Olive, Again by Elizabeth Strout

This isn’t a proper review, I just read the book and adored it. If you’ve read Olive Kitteridge (my review is here) you’ll have loved it and you’ll love this. I had to stop every now and then and cry – it’s a triumph and may also have smashed my heart a little. I really admire the way Strout reveals profound truths about the human experience so lightly. Buy it, borrow it, read it. (But be prepared to pause and think, oof, yes, that’s it, right there, the truth of love and death and loneliness and age and feel the fragility of our silly lives.)

Bobbins, short stories (and Janice Galloway)

I love my job. I feel very lucky to work in such an amazingly gorgeous bookshop and to get to go in one day a week and soak up the fiction. Anyway, bobbins and short stories:

A woman came and asked if we had a copy of a specific book. Yes we do, it’s on the next floor up.
“Oh, forget it,” she said sounding disappointed and left.

Someone bought my all time favourite novel “The Trick is to Keep Breathing” by Janice Galloway and I couldn’t resist saying “Ooh, I love this book, it’s my favourite novel EVER.”
“Oh,” the customer replied. “I was looking at “Where You find It” too.”
“You MUST get that as well,” I said. “It’s amazing.”
“Okay. You know, I came in for “This is not about me” really but couldn’t find it.”
“Oh my goodness, also brilliant, it’s in biography, I can grab you a copy if you like?”
BEST CUSTOMER EVER! Oh, and for anyone who has followed my triumphant tale of selling the awesome “Where You FInd It” collection, that brings the total sold to 72. Not bad for a book we didn’t stock eh?
Exciting news is that a collection of Janice Galloway’s stories is forthcoming. How cool is that? I suppose I’ll replace my “Where You Find It”‘s with the new collection, but I’ll be sad in a way. I’m very fond of that book.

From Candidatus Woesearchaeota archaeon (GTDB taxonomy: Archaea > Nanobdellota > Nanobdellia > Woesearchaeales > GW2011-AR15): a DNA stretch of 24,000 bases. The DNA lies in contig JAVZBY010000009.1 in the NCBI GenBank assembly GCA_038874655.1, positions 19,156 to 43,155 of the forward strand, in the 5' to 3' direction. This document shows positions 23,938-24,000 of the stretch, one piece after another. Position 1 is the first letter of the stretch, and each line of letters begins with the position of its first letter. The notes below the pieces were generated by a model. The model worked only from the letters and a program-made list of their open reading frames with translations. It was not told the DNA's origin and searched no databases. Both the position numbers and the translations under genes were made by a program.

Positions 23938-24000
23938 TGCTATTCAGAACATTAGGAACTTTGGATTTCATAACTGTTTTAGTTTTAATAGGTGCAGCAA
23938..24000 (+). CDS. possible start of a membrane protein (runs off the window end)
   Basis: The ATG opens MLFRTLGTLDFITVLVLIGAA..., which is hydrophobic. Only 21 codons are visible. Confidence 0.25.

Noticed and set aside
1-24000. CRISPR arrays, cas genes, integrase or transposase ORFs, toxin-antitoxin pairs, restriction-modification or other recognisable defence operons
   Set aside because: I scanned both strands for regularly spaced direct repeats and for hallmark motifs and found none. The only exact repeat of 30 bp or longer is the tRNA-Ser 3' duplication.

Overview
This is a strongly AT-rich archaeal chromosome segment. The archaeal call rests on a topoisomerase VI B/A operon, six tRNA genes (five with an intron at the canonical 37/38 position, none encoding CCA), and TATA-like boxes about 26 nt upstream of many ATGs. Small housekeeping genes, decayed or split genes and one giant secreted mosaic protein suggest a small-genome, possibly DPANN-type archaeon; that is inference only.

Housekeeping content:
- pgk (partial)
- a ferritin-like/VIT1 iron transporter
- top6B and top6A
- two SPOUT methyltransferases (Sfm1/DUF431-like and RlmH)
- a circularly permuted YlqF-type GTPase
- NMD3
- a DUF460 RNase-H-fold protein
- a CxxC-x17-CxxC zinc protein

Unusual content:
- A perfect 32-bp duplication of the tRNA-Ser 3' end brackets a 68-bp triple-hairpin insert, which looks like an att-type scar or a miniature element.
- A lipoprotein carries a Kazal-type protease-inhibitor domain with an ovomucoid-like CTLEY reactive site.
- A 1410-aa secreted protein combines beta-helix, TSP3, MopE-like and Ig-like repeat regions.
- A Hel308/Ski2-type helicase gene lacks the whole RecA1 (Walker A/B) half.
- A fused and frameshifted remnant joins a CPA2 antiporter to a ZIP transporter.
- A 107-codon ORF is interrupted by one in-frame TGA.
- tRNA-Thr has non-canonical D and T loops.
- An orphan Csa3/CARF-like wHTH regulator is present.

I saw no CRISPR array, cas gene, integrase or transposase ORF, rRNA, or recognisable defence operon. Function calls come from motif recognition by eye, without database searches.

Controversially (or, erm, not) I put “Olive Kitteridge” in my short story display case. (If Annie Clarkson reads this please note that Brighton Waterstones has a gorgeous short story display case!)

In other short story news A. L Kennedy’s new collection “What Becomes” is out. I had the pleasure of reviewing it for Waterstone’s Books Quarterly: ( “What Becomes is an impeccable collection from one of the most talented writers around. These are stories that ache and resonate as Kennedy’s stylistic scalpel reveals the pain and truth inside each of her characters. Highly recommended.”)

Today a new online journal has been published. Fancy a read? Head over to The Collagist.

Olive Kitteridge by Elizabeth Strout

Wow, what a gorgeous read this was. A rare treat. It’s a “novel in stories” which relates the later years of Olive Kitteridge (and her husband, her son and her neighbours.) It succeeds so beautifully for me because it is packed with quiet truths. I love fiction which illuminates our lives, and these stories felt very real.

I don’t want to ruin things for anyone who has yet to read this so will try not to give too much away, however when Olive visits her son in New York it was the first time that the voice seemed to slip to me. As for the airport scene? Phooey. That’s what I reckon. So yeah, “Security” was the weakest story by far. The rest were perfect slices of lives, stories full to busting and yet none of it feeling over written. Wonderful.


I would not have picked this book up in a million years. This is the cover:

and I still have no clue what the fuck it has to do with the book. Whose back is that meant to be? It sure as fuck ain’t Olive’s – we know she’s a much larger than average woman in her seventies. I can’t think of anyone else in the book who this could be either. So presumably the publishers think this is an enticing cover? It looks like a certain type of frothy book, non literary, a girly affair. It’s not. This book won the 2009 Pulitzer Prize for fiction, and hurrah, it is a well deserved win. There’s no mention of it on the cover (yet) and hopefully when there is it will give others who may pass this by pause for thought. If it hadn’t have been for Nik Perring raving about this I would not have bothered. Thanks Nik – it’s brilliant, and I wholeheartedly recommend it to all.

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